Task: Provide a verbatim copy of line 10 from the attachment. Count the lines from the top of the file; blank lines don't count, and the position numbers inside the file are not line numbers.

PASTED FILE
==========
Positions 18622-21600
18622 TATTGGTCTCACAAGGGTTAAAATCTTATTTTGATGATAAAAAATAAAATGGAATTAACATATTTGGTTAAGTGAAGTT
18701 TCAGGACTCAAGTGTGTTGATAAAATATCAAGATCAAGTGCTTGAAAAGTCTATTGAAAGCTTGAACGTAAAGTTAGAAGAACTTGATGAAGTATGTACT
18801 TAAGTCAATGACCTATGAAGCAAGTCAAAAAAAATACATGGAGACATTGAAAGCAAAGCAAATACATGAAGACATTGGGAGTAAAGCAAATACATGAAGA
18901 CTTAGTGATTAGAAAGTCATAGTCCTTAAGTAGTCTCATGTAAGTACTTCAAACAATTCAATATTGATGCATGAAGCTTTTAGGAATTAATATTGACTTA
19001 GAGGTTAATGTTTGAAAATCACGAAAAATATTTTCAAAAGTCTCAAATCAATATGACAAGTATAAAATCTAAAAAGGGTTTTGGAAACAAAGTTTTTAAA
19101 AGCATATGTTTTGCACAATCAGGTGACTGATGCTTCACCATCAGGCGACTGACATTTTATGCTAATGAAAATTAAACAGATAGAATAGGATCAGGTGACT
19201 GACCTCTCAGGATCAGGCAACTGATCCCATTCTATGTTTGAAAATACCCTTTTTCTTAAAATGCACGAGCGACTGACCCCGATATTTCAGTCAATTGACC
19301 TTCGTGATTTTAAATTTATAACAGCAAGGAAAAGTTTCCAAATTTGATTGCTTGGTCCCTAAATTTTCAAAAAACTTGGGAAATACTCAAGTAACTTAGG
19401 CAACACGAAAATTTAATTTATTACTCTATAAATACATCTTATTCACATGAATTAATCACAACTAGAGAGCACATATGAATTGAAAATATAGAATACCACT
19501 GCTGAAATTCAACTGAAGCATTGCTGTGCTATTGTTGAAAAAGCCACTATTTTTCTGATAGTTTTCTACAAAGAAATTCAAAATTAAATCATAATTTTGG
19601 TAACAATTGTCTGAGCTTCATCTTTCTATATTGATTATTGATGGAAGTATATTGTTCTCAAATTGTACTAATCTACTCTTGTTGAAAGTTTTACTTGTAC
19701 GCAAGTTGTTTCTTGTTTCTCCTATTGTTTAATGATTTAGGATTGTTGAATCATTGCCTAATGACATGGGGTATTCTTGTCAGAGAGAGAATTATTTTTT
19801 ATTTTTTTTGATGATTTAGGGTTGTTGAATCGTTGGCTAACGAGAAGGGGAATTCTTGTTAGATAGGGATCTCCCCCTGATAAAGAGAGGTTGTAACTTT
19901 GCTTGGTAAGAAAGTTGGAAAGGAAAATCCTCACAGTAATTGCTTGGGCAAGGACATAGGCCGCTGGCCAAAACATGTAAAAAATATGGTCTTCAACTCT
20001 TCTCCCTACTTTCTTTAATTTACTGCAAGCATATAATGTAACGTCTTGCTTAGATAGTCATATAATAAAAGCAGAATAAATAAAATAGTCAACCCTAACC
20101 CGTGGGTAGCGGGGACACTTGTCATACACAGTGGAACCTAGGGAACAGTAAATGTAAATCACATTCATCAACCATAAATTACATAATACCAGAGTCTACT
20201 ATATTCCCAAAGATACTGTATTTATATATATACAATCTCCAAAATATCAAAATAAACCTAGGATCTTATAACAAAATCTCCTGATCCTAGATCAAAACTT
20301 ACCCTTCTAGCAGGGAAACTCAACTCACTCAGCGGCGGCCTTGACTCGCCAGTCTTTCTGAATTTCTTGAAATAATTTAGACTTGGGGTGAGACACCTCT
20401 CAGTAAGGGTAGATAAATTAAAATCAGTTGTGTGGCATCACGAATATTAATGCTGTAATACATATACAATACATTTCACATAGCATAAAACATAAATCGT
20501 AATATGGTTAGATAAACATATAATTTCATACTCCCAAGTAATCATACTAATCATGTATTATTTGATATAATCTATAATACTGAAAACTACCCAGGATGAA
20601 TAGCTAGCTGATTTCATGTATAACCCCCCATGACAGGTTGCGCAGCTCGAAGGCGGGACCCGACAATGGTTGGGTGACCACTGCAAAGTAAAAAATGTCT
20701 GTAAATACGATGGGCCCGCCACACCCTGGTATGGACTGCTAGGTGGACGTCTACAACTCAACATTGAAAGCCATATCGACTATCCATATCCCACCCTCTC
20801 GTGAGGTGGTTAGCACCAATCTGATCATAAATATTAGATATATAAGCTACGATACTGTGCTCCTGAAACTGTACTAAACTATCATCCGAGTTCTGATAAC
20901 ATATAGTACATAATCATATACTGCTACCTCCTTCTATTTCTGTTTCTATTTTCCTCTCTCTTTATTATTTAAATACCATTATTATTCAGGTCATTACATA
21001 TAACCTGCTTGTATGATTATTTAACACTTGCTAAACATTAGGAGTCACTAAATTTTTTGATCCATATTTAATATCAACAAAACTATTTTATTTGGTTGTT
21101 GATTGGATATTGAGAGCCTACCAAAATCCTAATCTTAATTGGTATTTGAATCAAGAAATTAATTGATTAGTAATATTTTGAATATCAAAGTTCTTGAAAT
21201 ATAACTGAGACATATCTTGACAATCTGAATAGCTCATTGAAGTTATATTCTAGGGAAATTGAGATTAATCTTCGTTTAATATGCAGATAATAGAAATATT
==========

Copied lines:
19401 CAACACGAAAATTTAATTTATTACTCTATAAATACATCTTATTCACATGAATTAATCACAACTAGAGAGCACATATGAATTGAAAATATAGAATACCACT